The truth is, there is more than meets the eye when it comes to homework. Does more homework actually mean more learning?
It is vital that we scrutinise the issue for the sake of students, teachers, parents and the education community. We may discover that its impact on children is the opposite of what we have been led to believe.
We risk upsetting the apple cart, but concern for our children’s health, mental wellbeing and development should override any fear of challenging the status quo.
How often have we seen or heard of schoolchildren doing homework until their bedtime?
Ask any schoolgoing child, and he will tell you that it is not unusual to spend three to four hours on homework daily.
Struggling to finish the mountain of homework diligently dished out by teachers is something that is all too common today. Even a Year One pupil is not spared the affliction.
But, does the amount of time spent on homework translate into skills and knowledge acquisition, sharpen thinking skills or develop a love for learning?
These are questions that require clarification. In the context of teaching and learning in national schools, homework is an accepted phenomenon — the more, the better, and no questions asked.
To mete out homework every day as if meting out punishment to an errant child has become a tradition. It has to be done, as otherwise, teachers are seen to be neglecting this “important” duty.
And, many parents expect — no, demand — that more homework be given to keep their children occupied.
Everyone believes that the more homework a child is given, the more learning will take place. This is a misconception, but it is so entrenched in our education system that everyone swears by it.
The purpose of homework is to reinforce the learning that takes place in school or prepare children for forthcoming lessons, which, in theory, sounds ideal.
But, research on homework has indicated otherwise. Apparently, too much is detrimental to children.
In a study on California students, Stanford researcher Denise Pope found that more than two hours spent daily on homework “hinders learning, full engagement and wellbeing”, and not to mention, leads to “more stress, physical health problems, a lack of balance and even alienation from society”.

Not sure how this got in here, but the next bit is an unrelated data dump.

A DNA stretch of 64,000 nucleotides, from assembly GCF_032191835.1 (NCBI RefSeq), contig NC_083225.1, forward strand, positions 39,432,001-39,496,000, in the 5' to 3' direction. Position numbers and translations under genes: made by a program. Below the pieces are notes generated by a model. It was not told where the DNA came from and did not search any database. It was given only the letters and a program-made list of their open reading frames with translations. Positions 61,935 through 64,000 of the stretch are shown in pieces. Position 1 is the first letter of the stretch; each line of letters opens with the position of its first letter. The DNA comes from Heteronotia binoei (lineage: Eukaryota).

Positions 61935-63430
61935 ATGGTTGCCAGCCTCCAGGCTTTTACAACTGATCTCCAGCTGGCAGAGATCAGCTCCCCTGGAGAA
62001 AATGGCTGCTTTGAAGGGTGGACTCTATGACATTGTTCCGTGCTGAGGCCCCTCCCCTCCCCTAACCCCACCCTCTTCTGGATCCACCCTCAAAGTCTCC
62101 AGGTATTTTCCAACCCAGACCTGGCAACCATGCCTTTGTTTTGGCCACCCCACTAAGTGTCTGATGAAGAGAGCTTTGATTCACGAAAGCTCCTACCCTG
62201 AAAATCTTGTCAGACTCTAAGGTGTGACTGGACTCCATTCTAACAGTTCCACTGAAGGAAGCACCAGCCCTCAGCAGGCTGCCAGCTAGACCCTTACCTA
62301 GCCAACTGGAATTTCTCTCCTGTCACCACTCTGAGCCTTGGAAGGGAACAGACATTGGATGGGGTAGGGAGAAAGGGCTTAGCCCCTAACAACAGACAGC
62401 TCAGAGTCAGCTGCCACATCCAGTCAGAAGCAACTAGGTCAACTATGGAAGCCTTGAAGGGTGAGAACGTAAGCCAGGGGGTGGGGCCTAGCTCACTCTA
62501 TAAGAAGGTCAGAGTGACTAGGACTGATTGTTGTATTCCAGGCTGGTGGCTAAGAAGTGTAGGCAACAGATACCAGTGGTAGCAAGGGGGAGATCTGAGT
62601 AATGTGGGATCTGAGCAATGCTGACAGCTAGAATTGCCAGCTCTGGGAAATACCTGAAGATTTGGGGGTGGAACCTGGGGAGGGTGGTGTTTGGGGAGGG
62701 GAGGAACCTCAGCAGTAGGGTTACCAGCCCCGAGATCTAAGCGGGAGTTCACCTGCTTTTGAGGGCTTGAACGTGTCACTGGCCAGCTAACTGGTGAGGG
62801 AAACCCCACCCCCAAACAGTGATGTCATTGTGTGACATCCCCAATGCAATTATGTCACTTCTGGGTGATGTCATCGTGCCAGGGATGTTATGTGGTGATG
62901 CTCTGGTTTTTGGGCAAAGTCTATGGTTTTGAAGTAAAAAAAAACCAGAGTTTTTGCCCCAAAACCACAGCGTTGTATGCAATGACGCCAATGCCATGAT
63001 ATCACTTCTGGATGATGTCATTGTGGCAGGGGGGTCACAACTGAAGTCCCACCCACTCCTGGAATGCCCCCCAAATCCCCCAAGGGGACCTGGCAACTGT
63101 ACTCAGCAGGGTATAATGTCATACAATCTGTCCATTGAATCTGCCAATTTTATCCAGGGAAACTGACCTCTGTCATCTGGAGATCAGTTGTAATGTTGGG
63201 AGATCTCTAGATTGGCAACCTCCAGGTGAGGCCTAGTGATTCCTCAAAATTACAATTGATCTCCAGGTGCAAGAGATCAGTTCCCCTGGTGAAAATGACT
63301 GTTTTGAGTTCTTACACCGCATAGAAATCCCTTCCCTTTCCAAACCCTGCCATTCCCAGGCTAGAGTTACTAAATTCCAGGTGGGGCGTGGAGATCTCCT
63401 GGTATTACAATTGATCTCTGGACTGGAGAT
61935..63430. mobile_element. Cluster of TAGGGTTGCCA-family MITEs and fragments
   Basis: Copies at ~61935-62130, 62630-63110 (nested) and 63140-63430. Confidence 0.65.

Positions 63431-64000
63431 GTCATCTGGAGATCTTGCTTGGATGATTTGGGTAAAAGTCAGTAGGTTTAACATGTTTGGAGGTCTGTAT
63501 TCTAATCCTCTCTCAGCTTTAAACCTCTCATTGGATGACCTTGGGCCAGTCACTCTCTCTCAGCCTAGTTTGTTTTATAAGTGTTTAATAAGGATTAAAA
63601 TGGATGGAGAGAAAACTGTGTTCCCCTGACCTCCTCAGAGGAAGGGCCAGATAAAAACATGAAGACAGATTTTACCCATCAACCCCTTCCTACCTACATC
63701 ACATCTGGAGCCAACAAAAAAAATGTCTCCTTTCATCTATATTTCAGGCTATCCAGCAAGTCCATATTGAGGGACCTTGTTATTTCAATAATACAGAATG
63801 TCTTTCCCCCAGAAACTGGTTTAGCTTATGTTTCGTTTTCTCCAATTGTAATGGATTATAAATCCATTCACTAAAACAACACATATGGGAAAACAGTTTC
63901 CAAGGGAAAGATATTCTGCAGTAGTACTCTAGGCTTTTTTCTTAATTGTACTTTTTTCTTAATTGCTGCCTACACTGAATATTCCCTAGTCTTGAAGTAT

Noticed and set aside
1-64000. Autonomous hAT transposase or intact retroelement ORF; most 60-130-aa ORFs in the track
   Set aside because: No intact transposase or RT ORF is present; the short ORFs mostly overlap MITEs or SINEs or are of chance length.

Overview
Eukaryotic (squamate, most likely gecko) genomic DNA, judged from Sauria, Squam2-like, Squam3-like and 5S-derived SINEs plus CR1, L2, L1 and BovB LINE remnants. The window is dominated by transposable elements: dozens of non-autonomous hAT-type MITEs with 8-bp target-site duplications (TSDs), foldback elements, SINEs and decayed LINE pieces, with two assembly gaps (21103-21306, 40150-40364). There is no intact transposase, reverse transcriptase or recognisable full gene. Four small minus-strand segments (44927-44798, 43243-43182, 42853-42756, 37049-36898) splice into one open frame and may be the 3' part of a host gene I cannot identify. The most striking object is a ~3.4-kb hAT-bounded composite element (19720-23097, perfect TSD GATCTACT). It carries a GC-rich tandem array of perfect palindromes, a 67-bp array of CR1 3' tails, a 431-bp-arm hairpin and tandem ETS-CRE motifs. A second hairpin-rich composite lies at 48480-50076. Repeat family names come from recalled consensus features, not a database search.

Researchers at Duke University, who conducted more than 60 studies on homework, concluded that “too much homework could be counterproductive”.
Alfie Kohn, a principal who wrote about the impact of homework in his book, The Homework Myth, said he believed that the “cons overwhelmingly outweigh the pros”.
He argued that homework could “create family conflict, reduce the quality of life through boredom, and destroy curiosity and the love of learning”, and reduced the time that could be spent on “independent study, and extracurricular, family and social activities”, which were crucial for child development.
Such research debunks the belief that homework equates learning. The bottom line is that homework causes more harm than good.
Science tells us that when a solution reaches its saturation point, it is unable to absorb or assimilate any substance. Similarly, when a child is mentally saturated, to add more to this “saturation” is pointless.
When mental fatigue sets in, the whole body suffers.
A child needs time to process and digest the learning that has taken place in school, and he is unable to do so if he is rushing to complete his homework before bedtime.
Very likely, homework is done in a robotic fashion and the answers to exercises are lifted from the textbook. This, I fear, is memorisation and rote learning.
Isn’t it something that we are trying to move away from?
Children must be given time to think, analyse and reflect if our aim is to develop a thinking society.
Teachers, recognise that you put your charges at risk by giving them tonnes of homework. The hidden repercussions will translate into frustration for both students and teachers.
Your good intentions may backfire. Parents, banish the idea that more homework will make your children geniuses. Spend time interacting with them in other ways.
If homework has to be given at all, schools should prepare a schedule that allocates homework for not more than two subjects per day.
This way, the five days of the school week will cover all subjects in the curriculum without burdening children. Ensure that the tasks are focused, manageable and attainable.
Do not allow the pursuit of academic excellence and As to make us forget our priorities.
If any education administrator, principal or teacher is reading this, I implore you to rethink the role of homework in the learning process and understand the harm it can do when given in excess.
Unwittingly, you may stunt a child’s growth. In the context of homework, less is more. Sandra Rajoo, Ipoh, Perak The NST Opinion You Write 10 June 2016 @ 11:01 AM